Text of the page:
Police car crash victim speaks out

By Kow Gah Chie | May 2, 2012

Coming out to admit that he is one of the four Bersih 3.0 rally protesters a police car crashed into outside the Sogo shopping complex on Jalan Tuanku Abdul Rahman last Saturday, Su Kuang Hong said he was doing so to clear the air on the matter.

He was coming forward, Su said, because of the efforts by the police to paint the crowd as an angry mob of rioters and to refute the inspector-general of police (IGP) Ismail Omar’s statement that there was no one pinned underneath the police car after the crash.

“I was hit by a Proton Waja police car,” said Su, 25, who is warded at Hospital Kuala Lumpur.

He claimed he was hit at the back and the impact threw him on to the bonnet of the car, which continued to move and its sudden stop soon after sent him crashing against a wall in front of Sogo.

As a result, Su obtained at least five injuries – on his forehead, jaw, wrist and thigh.

Su works as a service engineer with a government-linked company and is the first victim of the crash to speak up.

In an interview with Malaysiakini yesterday, Su said he lodged two police reports earlier yesterday.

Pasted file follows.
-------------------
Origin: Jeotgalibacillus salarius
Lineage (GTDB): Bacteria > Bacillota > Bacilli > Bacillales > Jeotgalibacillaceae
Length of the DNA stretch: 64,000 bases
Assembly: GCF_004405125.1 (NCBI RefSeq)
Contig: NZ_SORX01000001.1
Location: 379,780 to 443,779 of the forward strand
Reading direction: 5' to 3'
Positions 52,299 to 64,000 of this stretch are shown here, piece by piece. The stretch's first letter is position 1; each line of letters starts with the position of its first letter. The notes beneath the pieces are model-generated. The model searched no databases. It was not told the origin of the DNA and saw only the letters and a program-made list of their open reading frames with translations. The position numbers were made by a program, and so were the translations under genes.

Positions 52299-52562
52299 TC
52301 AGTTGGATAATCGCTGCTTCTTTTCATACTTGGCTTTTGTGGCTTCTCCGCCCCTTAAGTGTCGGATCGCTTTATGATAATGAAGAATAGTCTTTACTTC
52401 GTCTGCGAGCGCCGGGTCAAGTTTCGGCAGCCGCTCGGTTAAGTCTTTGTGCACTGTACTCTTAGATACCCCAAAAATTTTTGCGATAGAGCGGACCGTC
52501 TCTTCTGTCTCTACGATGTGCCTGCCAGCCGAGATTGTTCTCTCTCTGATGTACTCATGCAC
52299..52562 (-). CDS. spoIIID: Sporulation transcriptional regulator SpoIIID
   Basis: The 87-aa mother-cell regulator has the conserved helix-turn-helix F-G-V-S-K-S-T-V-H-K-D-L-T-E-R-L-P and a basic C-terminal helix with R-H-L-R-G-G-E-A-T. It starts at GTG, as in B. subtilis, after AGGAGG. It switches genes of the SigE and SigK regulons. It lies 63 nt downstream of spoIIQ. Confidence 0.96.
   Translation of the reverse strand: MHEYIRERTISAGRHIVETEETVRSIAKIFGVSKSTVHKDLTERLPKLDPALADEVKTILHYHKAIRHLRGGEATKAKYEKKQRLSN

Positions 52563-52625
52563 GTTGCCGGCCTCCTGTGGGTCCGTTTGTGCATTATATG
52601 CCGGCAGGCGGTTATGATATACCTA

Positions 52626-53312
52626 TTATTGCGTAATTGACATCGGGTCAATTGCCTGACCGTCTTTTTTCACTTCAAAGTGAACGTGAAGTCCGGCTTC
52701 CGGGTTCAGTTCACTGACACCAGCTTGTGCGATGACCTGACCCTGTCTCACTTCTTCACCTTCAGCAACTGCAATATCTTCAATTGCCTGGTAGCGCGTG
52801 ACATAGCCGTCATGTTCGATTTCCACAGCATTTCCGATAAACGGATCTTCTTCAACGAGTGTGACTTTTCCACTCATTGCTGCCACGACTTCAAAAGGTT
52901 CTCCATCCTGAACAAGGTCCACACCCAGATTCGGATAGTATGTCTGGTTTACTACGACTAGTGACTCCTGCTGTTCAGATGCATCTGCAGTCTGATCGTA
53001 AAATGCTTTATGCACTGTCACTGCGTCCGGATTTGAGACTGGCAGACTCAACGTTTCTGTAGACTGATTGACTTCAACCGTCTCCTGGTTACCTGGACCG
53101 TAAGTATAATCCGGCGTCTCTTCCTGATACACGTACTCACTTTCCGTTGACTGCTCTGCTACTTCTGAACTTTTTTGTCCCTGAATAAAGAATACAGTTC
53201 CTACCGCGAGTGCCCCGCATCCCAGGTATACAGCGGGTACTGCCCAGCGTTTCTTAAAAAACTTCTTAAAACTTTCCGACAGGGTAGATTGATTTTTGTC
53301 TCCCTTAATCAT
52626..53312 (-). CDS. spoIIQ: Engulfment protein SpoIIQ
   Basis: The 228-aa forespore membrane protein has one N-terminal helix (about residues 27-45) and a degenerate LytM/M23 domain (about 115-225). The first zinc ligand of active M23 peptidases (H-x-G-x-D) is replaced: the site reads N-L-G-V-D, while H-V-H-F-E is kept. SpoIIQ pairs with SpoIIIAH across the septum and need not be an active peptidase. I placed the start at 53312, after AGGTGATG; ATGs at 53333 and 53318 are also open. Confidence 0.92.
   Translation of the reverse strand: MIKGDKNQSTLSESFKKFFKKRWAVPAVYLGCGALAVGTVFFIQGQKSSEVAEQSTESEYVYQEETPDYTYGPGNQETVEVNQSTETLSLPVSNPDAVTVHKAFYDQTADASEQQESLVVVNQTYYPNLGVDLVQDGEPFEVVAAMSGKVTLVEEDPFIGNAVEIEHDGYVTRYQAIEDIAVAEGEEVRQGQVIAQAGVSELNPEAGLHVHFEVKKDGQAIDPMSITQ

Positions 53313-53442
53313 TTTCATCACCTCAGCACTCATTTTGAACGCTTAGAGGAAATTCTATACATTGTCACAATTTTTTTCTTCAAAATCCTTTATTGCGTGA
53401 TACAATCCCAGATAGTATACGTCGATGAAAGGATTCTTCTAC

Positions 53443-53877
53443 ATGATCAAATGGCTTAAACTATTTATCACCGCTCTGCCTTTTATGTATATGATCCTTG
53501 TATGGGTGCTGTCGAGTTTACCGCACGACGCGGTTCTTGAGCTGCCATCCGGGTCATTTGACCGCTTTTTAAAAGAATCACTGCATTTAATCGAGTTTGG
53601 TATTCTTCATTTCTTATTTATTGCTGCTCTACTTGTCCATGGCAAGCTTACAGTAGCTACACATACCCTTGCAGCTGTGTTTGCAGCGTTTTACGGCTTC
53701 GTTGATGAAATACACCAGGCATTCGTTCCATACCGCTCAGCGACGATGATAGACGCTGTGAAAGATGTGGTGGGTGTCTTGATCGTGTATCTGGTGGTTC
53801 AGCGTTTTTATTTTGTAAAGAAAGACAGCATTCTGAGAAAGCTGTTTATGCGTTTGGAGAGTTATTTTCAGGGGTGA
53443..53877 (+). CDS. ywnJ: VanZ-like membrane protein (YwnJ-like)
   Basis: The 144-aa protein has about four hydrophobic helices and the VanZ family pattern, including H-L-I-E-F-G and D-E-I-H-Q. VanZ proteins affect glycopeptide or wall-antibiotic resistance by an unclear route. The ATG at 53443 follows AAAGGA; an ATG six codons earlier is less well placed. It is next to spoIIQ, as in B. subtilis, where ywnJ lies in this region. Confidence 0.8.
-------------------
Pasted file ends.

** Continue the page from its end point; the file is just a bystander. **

He said the police officer who attended to him said he was the third complainant to lodge a report on the incident.

“I lodged the report because I want to be a piece of the puzzle so that the truth can be uncovered, and I need a record to claim my medical expenses,” Su said.

Trapped in a coffee shop for an hour

Su said he had an expensive medical bill, totalling RM6,789, because he needed treatment at a private hospital as well, with experts to ascertain if he had suffered internal injuries.

Su comes from a big family and he said on the rally day, he and 21 of his relatives went to Kuala Lumpur for the rally. Some of his relatives even flew back from Sabah and as far as China to take part in Bersih 3.0.

He said this was the first time he was taking part in a public protest because he wanted to see clean and fair elections held in the country.

Su and his relatives arrived at the city centre in the morning, and it was all over for them by 3pm and they went to have a drink at a coffee shop at Wisma Bandar on Jalan Tuanku Abdul Rahman.

“Then came the attack, the coffee shop operator acted fast and closed the main door… and we saw from inside how the police arrested protesters,” he said.

“Tear gas filtered into the coffee shop. It was hot and we had to struggle to breathe… our faces and eyes were burning from the chemicals,” he said, adding that he spent one long and painful hour in the shop.

Su and his friends got back to the street to go home at around 4pm and he started looking for his other relatives who could not join them inside the coffee shop before the doors were closed.

“We went back to the Bandaraya LRT station, but it was closed, and we came under siege again, with the tear gas attacks coming from both sides,” he said.

Su said he was contacting his cousin with his mobile phone, while standing with the crowd in the middle of the closed road, when he saw a car driven towards them.